Monday, 30 May 2011

Blog Walk - Islamic Arts Museum Malaysia

While Jane went alone, the four of us - Felicia, Kak Yong, Miyyah, and myself visited the Islamic Arts Museum Malaysia (IAMM) on Monday, May 23 in the morning. We were joined by Felicia's Irish friend who was visiting Malaysia.

While the others drove (by cars and motorbike), I took the commuter and stopped at the old Kuala Lumpur station. It was nice to actually walk in that historic building up to the museum itself.

While reading the website, I notice that we missed an ongoing exhibition: Al-'ILM: Science and Innovation in the Islamic World. Most of us can only spare our time there till noon hence we were not as curious as one should be.

Useful info : Opening hours : 10am - 6pm every day.
Parking suggestion - at the museum itself. The whole area stretching from Masjid Negara provides a nice alcove for parking cars
Public transport : the commuter KL station in between Bank Negara and KL Sentral. You have to take the stairs to bring you to the KL station itself. Then, take the underground tunnel to cross to the other side. Once you are in front of the building housing the KTM Berhad, turn right. Just follow the road and turn in at the Masjid Negara. There are many sign boards leading to the museum.

The First Floor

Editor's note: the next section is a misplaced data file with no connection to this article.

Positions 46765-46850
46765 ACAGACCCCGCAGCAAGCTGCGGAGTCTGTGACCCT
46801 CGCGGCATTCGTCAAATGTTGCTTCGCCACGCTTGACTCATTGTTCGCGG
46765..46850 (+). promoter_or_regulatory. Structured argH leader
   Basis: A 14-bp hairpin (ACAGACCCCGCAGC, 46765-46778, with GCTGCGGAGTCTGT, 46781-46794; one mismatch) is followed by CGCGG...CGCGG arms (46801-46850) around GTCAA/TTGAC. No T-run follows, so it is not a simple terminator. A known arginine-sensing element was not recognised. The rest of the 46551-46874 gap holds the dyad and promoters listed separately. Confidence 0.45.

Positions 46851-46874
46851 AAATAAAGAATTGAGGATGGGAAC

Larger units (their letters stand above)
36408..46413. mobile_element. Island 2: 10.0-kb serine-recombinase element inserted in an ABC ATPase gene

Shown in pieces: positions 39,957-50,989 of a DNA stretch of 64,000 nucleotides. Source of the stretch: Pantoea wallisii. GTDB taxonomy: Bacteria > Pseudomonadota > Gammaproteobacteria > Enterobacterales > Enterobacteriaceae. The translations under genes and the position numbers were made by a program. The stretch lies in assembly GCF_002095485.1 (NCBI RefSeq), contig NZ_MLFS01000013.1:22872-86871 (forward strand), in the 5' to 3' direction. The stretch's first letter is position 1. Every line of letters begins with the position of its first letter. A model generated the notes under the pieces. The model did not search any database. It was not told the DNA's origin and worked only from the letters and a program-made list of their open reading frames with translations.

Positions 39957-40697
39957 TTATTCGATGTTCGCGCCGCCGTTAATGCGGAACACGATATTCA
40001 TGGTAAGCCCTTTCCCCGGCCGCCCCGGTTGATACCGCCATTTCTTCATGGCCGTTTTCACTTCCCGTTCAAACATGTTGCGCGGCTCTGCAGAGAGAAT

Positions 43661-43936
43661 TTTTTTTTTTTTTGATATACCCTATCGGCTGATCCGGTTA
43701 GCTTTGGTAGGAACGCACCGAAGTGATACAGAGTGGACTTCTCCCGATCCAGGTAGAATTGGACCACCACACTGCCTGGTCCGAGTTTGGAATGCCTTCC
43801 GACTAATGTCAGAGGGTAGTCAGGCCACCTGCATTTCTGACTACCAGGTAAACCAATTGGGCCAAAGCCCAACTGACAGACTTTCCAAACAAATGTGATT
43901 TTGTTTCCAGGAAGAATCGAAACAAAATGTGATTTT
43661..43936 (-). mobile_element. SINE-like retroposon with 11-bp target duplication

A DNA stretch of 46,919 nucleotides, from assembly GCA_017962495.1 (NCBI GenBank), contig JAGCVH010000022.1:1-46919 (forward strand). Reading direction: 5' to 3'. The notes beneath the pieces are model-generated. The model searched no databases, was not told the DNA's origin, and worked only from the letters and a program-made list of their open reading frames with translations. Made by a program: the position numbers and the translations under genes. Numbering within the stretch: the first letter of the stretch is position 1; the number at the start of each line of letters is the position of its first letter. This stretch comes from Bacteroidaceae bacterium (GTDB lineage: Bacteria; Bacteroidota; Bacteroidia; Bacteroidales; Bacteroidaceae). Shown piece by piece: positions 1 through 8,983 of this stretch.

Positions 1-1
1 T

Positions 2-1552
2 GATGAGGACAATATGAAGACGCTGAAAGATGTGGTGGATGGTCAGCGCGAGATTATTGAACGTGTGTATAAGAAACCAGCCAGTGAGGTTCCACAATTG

The first gallery that we entered is the Architecture Gallery. It houses miniatures of mosques that is of significant. Such as the Dome of the Rock, Jerusalem.

The Great Umayyad Mosque in Damascus, Syria. It was built on the site of the Church of St. John the Baptist. The walls still had a church-like look that at one glance, people will think its a church.

And the famous Taj Mahal in India. The story of true love.

We went through the China, Malay World, and India galleries on the same floor. I did not take any photos there. The last gallery on the first floor is the Qur'an & Manuscript gallery.

Here, I learnt about the Sini script. It lies in between two extremes: the Arabic calligraphy is a carefully calculated art and at the other end, Chinese calligraphy is more immediate and spontaneous. Arabic uses a sharpened reed for calligraphy while the Chinese uses brushes, black stone ink and Chinese seals with red ink.

Oh yes, when browsing the displays don't forget to look up. There were beautiful artwork in the ceiling.

The Second Floor

It houses among others the arms & armour gallery which I was most fascinated. On the wall, they displayed the evolution of arms and armours in the Islamic world.

We found many inspirations in the ceramics and metalwork galleries.

Finally, we visited the textile gallery that showed different types of clothing from all over the world. There were pieces of very intricate work that is no longer being made widely.

On this floor, they had a snapshot of rooms from different Islamic cultures. There was a room housing the Ottoman Splendour: The Life of an Imperial City. I think this is my favourite exhibit of them all.

Another room is called: The Standard Chartered Ottoman Room which is in the first floor.

Since this was an outing to help inspire us in our crafts, we found this exhibit to be the most crucial: Geometry in Islamic Art.

And the story of the exhibit which I find encompass a major part of our crafting endeavours.

Photos credits: Zarina

More photos from Miyyah (once she settles down in her new place).

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